283 F3d 1360 Wallace v. Office of Personnel Management

283 F.3d 1360

Chester A. WALLACE, Petitioner,

No. 01-3274.

United States Court of Appeals, Federal Circuit.

March 18, 2002.

Daniel Minahan, Minahan and Shapiro, P.C., of Lakewood, Colorado, for petitioner.

Elizabeth G. Candler, Attorney, Commercial Litigation Branch, Civil Division, Department of Justice, of Washington, DC, for respondent. With her on the brief were Robert D. McCallum, Jr., Assistant Attorney General; David M. Cohen, Director; and Robert E. Kirschman, Jr., Assistant Director.

Before MAYER, Chief Judge, LOURIE and SCHALL, Circuit Judges.

LOURIE, Circuit Judge.

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Chester A. Wallace petitions for review of the final decision of the Merit Systems Protection Board denying his petition for enforcement of the Board's final order in Wallace v. OPM, No. 831M-00-0094-I-1, slip op. at 6 (MSPB Apr. 17, 2000) ("Wallace I"), in which the Board ordered OPM to pay Wallace back retirement benefits. Wallace asserted that the Board's order also entitles him to interest on those benefits pursuant to the Back Pay Act, 5 U.S.C § 5596. Wallace v. OPM, No. DE-831M-00-0094-C-1, slip op. at 3 (M.S.P.B. Oct. 11, 2000) ("Wallace II"). Because the Board did not err in denying his petition for enforcement, we affirm.



Mr. Wallace was separated from the U.S. Geological Survey on October 15, 1995, pursuant to a reduction in force. Wallace I at 2. He received a discontinued service annuity based on his creditable Federal service. Id. In 1997, OPM recalculated Wallace's creditable service periods and reduced his service credit, thereby reducing his monthly annuity. Id. at 3-4. Wallace appealed to the Board, which reversed OPM's decision that Wallace had been overpaid retirement benefits. Id. at 6. The Board ordered OPM to restore his creditable service and the amount of his monthly annuity as it had been originally calculated. Id. at 6.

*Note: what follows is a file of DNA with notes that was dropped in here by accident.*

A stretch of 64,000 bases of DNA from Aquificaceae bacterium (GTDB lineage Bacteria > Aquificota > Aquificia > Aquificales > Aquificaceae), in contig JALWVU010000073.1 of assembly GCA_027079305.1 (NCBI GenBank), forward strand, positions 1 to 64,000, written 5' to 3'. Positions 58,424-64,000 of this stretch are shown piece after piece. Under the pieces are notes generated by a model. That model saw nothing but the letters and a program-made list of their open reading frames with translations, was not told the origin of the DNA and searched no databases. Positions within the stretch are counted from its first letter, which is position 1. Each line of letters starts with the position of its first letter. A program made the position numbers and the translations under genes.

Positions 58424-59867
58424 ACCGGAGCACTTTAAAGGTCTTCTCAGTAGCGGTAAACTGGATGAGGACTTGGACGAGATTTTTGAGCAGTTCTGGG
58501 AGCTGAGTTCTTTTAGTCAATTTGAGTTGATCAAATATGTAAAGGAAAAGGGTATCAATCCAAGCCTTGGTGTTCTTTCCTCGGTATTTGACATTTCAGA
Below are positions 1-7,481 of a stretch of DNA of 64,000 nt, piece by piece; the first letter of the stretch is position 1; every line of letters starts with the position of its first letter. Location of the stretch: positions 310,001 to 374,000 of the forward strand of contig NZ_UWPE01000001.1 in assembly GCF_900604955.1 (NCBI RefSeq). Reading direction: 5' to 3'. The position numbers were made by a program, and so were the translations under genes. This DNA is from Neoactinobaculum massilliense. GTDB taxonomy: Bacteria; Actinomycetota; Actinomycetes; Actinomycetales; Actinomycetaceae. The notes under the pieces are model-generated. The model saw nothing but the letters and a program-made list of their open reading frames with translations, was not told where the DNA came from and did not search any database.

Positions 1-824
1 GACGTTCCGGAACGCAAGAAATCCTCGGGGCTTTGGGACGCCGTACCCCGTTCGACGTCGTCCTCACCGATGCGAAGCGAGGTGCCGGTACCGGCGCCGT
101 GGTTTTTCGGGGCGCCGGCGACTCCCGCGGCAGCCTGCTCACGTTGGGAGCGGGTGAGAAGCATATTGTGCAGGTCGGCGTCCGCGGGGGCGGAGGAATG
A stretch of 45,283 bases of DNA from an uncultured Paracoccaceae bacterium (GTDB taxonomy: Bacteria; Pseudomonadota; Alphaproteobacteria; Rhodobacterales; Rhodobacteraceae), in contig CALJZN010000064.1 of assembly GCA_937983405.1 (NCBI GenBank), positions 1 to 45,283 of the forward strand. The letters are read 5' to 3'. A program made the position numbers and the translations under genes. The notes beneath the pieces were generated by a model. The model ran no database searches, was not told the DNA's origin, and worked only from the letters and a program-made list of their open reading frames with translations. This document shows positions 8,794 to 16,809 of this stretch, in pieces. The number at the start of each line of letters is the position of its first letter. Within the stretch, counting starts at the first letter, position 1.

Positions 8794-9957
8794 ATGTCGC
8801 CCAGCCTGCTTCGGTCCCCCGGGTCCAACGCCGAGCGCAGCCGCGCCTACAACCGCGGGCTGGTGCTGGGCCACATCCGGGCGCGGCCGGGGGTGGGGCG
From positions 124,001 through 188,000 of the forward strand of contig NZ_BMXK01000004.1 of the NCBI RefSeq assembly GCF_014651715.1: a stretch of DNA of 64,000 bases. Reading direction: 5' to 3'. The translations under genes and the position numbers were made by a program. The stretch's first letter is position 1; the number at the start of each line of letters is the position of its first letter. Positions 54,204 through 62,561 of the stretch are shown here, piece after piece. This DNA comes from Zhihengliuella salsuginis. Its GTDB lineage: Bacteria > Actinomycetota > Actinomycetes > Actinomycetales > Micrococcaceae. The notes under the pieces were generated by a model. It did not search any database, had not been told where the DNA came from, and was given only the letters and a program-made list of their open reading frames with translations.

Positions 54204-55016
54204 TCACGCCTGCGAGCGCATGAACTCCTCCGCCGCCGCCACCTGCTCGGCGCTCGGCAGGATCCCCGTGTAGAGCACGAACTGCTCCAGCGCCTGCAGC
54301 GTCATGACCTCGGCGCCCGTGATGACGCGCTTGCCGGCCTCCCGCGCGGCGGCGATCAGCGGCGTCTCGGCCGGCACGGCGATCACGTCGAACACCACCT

OPM subsequently paid Wallace back benefits for the time during which his annuity had been paid at the incorrectly reduced rate. Wallace II at 2. It did not, however, pay Wallace interest on those benefits. Id. Wallace petitioned for enforcement of the Board's order, arguing that he was entitled to interest on the payments under the Back Pay Act, 5 U.S.C § 5596 (the "Act"). Id. The Board held that he was not entitled to interest because "the Back Pay Act is restricted to payment of interest on back pay awards due to unjustified or unwarranted personnel actions taken by employment agencies and that interest is not awardable on backpayments of retirement benefits." Id. at 3. Wallace petitioned the full Board for review, which denied his petition, rendering the initial decision final. Wallace v. OPM, 90 M.S.P.R. 31, No. DE-831M-11-0094-C-1 (2001). Wallace timely appealed to this court; we have jurisdiction pursuant to 28 U.S.C. § 1295(a)(9).